Is residential real estate due for a market correction? Nationally, the answer appears to be yes. Rapidly rising interest rates, inflationary prices and stock market declines have all contributed to a significant drop in mortgage applications and home sales.
Of course, just like politics, all real estate is local. National statistics are usually based on closed sales from one or two months ago. And market conditions can vary significantly from city to city and region to region. Be sure to consult with your agent to understand market trends specific to your neck of the woods.
So, how do things look in Greater Boston? The following observations are based on year-to-date MLSPIN data for 150 communities as of June 30, 2022.
Among single-family homes, some local indicators are clearly pointing toward a market correction. Compared to June 30, 2021, the number of single families on the market was up 37% and price reductions increased 20%. Pending sales and closed sales were both down.
There were some bright spots for sellers, however. Average sales price grew 11% year over year, while median sales price jumped 9%. Days-to-offer was down 21%, a sign that buyers were quickly snapping up new inventory. And sale-to-list ratio (i.e., the final sales price divided by the original list price) was up 1.6%.
Among Greater Boston condominiums, we didn’t see much indication of a softening market. Six percent fewer units were available than at the end of the second quarter of 2021. Largely due to inventory constraints, average sales price climbed 13% and median sales price rose 9%. Days-to-offer, meanwhile, was down 23%, suggesting that strong demand is spurring faster sales of condos.
As with single families, pending sales and closed sales of condos dipped year over year; this was expected, given that fewer units had come onto the market. Sale-to-list ratio declined, albeit only less than 0.5%, but buyers were still willing to pay an average of almost 2.5% above the asking price.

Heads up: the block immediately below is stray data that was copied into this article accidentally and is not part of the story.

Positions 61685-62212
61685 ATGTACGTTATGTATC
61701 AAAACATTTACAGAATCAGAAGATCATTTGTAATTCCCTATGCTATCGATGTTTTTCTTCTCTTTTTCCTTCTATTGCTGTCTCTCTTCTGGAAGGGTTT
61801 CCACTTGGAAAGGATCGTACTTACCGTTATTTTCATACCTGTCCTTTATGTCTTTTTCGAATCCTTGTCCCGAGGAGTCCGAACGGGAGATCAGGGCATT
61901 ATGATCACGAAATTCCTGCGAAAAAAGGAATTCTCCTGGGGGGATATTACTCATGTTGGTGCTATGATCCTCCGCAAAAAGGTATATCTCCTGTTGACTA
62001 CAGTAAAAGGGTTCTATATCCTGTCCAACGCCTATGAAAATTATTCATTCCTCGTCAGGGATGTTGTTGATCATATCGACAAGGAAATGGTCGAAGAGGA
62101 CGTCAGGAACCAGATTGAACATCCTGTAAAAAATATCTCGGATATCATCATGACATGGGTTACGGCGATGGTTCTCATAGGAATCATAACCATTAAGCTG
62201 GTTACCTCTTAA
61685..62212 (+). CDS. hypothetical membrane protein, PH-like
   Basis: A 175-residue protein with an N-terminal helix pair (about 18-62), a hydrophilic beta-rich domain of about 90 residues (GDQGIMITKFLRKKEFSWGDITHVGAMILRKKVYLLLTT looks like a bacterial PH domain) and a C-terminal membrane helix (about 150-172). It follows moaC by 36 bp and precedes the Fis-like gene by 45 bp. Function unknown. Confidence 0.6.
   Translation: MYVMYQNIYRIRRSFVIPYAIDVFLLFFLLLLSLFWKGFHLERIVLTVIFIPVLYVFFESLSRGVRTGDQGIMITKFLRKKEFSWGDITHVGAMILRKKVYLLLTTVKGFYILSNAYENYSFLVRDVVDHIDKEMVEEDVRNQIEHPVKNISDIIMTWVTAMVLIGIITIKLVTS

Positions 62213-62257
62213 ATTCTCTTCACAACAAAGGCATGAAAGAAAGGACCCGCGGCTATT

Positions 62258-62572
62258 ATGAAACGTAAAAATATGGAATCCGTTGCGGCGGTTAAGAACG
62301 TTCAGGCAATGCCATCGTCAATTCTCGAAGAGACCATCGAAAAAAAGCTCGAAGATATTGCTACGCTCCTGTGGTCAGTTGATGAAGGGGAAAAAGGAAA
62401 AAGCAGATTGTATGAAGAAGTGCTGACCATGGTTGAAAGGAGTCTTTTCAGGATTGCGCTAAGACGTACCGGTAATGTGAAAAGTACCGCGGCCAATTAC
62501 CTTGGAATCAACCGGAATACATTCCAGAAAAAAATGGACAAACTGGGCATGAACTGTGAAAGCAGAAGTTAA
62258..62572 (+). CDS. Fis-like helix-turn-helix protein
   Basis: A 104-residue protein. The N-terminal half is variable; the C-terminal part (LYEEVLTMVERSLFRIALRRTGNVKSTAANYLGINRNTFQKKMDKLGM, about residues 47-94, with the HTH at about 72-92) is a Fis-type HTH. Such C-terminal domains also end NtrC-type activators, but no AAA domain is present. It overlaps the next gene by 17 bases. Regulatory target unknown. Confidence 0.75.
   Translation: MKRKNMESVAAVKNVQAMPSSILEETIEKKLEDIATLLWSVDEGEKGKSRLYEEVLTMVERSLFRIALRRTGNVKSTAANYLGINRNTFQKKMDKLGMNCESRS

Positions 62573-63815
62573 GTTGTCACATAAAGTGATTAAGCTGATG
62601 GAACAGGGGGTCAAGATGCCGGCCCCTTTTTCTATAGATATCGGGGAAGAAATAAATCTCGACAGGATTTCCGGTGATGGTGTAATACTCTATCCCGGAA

Sellers would be wise to adjust their expectations in light of these trends, particularly in the single-family arena. Pricing strategy is critical; most of our communities have seen an uptick in price reductions, which indicates it is possible to overprice a home in this market.
Although many homes were still receiving multiple offers, Compass agents reported that fewer offers were arriving in these cases. They added that more sellers (especially of homes under $2 million) were considering offers with financial and other contingencies. Furthermore, buyers were less likely to bid as significantly over the asking price as they were just one month before.
But buyers shouldn’t assume home prices will come crashing down anytime soon. In Greater Boston, a variety of factors will continue to cause inventory to remain low.
The rise in interest rates will also complicate matters. Buyers may need to reconsider what purchase price is realistic for their budget or explore an adjustable rate mortgage to keep payments affordable. John Burns Real Estate Consulting (which provides market data to Compass) projects that average monthly mortgage payments will soar 39% this year due to price appreciation and swelling mortgage rates. While affordability will be a challenge, those who are in a position to buy now will almost certainly benefit, as home prices have historically appreciated over the long term.
In stark contrast with the Greater Boston market, single-family inventory shrank 17% and condo inventory was down 22% year over year on Cape Cod. For both property types, the numbers of pending and closed sales were down significantly, while prices were up. In Barnstable County, the median sales price for single-family homes and condos rose 14% and 20%, respectively.
On Martha’s Vineyard, the number of home sales dropped 27%, and the median sales price was up almost 13%.
On Nantucket, the number of home sales was down 38%, and the median sales price fell by 1.4%. Average sales price, however, was up 38%.